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The Transeurope Footrace Project: longitudinal data acquisition in a cluster randomized mobile MRI observational cohort study on 44 endurance runners at a 64-stage 4,486km transcontinental ultramarathon

Uwe HW Schütz12*, Arno Schmidt-Trucksäss3, Beat Knechtle4, Jürgen Machann5, Heike Wiedelbach1, Martin Ehrhardt1, Wolfgang Freund1, Stefan Gröninger6, Horst Brunner1, Ingo Schulze7, Hans-Jürgen Brambs1 and Christian Billich1

Author affiliations

1 Department of Diagnostic and Interventional Radiology, University Hospital of Ulm, Germany

2 Outpatient Rehabilitation Centre at University Hospital of Ulm, Germany

3 Institute of Exercise and Health Sciences, Sports Medicine, University of Basel, Switzerland

4 Health Center St. Gallen and Department of General Practice, University Hospital of Zürich, Switzerland

5 Section on Experimental Radiology, Department of Diagnostic and Interventional Radiology, University Hospital of Tübingen, Germany

6 Siemens Healthcare, Magnetic Resonance, Stuttgart, Germany

7 Main organizer and race director TransEurope FootRace 2009, Horb, Germany

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Citation and License

BMC Medicine 2012, 10:78  doi:10.1186/1741-7015-10-78

Published: 19 July 2012

Abstract

Background

The TransEurope FootRace 2009 (TEFR09) was one of the longest transcontinental ultramarathons with an extreme endurance physical load of running nearly 4,500 km in 64 days. The aim of this study was to assess the wide spectrum of adaptive responses in humans regarding the different tissues, organs and functional systems being exposed to such chronic physical endurance load with limited time for regeneration and resulting negative energy balance. A detailed description of the TEFR project and its implemented measuring methods in relation to the hypotheses are presented.

Methods

The most important research tool was a 1.5 Tesla magnetic resonance imaging (MRI) scanner mounted on a mobile unit following the ultra runners from stage to stage each day. Forty-four study volunteers (67% of the participants) were cluster randomized into two groups for MRI measurements (22 subjects each) according to the project protocol with its different research modules: musculoskeletal system, brain and pain perception, cardiovascular system, body composition, and oxidative stress and inflammation. Complementary to the diverse daily mobile MR-measurements on different topics (muscle and joint MRI, T2*-mapping of cartilage, MR-spectroscopy of muscles, functional MRI of the brain, cardiac and vascular cine MRI, whole body MRI) other methods were also used: ice-water pain test, psychometric questionnaires, bioelectrical impedance analysis (BIA), skinfold thickness and limb circumference measurements, daily urine samples, periodic blood samples and electrocardiograms (ECG).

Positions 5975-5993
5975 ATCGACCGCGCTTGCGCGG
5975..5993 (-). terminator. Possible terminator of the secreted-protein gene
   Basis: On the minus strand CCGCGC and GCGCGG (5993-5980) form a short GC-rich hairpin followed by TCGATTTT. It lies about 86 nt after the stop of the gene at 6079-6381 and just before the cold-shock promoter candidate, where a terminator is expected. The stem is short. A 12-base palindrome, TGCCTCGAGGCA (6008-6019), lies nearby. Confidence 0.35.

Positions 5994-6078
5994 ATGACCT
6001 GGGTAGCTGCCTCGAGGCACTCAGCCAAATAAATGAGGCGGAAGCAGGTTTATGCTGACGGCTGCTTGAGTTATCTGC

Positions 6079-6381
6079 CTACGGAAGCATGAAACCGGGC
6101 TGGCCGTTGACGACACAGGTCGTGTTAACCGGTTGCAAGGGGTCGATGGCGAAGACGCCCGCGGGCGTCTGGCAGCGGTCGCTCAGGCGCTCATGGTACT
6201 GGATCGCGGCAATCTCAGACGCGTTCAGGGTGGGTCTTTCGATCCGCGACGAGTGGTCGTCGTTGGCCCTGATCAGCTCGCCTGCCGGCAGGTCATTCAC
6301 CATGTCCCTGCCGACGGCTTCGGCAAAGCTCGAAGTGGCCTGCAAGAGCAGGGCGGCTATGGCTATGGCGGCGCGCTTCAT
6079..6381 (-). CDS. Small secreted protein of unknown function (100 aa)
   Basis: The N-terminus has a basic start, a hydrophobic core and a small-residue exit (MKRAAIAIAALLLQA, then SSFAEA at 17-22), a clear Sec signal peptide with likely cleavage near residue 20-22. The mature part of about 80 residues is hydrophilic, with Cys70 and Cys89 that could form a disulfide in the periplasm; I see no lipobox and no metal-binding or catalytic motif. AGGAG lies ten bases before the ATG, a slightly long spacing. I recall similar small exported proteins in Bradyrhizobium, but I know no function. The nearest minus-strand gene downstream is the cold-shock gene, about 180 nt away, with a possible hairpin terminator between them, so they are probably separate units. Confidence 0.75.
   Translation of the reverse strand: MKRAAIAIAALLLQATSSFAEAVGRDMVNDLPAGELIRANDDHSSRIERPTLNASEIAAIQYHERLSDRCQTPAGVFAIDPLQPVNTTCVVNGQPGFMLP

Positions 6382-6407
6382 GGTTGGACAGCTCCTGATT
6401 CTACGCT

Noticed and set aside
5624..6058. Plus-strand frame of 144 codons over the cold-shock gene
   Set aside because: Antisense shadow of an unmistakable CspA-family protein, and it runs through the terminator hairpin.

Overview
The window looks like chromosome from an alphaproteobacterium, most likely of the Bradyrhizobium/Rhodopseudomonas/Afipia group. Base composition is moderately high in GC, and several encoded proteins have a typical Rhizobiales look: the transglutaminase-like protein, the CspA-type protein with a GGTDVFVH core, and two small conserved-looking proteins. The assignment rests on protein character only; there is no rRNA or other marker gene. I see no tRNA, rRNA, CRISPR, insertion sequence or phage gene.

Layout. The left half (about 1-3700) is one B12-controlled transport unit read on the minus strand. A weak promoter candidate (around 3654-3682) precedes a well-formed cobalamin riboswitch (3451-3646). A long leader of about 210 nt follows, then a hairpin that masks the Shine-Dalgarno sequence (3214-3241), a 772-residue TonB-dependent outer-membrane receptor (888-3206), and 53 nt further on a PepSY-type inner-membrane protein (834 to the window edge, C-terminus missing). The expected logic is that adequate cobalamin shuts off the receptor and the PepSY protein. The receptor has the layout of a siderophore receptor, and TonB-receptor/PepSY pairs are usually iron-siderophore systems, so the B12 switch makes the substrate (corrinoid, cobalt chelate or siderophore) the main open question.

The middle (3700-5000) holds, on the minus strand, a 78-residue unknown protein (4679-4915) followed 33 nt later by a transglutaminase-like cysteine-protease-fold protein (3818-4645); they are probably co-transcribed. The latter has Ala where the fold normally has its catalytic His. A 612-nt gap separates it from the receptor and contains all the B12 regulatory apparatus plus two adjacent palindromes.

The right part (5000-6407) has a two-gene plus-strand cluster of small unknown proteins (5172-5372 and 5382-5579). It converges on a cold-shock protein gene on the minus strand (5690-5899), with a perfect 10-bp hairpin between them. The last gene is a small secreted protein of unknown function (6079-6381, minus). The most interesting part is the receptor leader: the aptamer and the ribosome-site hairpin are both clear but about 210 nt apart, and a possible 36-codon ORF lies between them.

Results

Thirty volunteers (68%) reached the finish line at North Cape. The mean total race speed was 8.35 km/hour. Finishers invested 552 hours in total. The completion rate for planned MRI investigations was more than 95%: 741 MR-examinations with 2,637 MRI sequences (more than 200,000 picture data), 5,720 urine samples, 244 blood samples, 205 ECG, 1,018 BIA, 539 anthropological measurements and 150 psychological questionnaires.

Conclusions

This study demonstrates the feasibility of conducting a trial based centrally on mobile MR-measurements which were performed during ten weeks while crossing an entire continent. This article is the reference for contemporary result reports on the different scientific topics of the TEFR project, which may reveal additional new knowledge on the physiological and pathological processes of the functional systems on the organ, cellular and sub-cellular level at the limits of stress and strain of the human body.

Please see related articles: http://www.biomedcentral.com/1741-7015/10/76 webcite and http://www.biomedcentral.com/1741-7015/10/77 webcite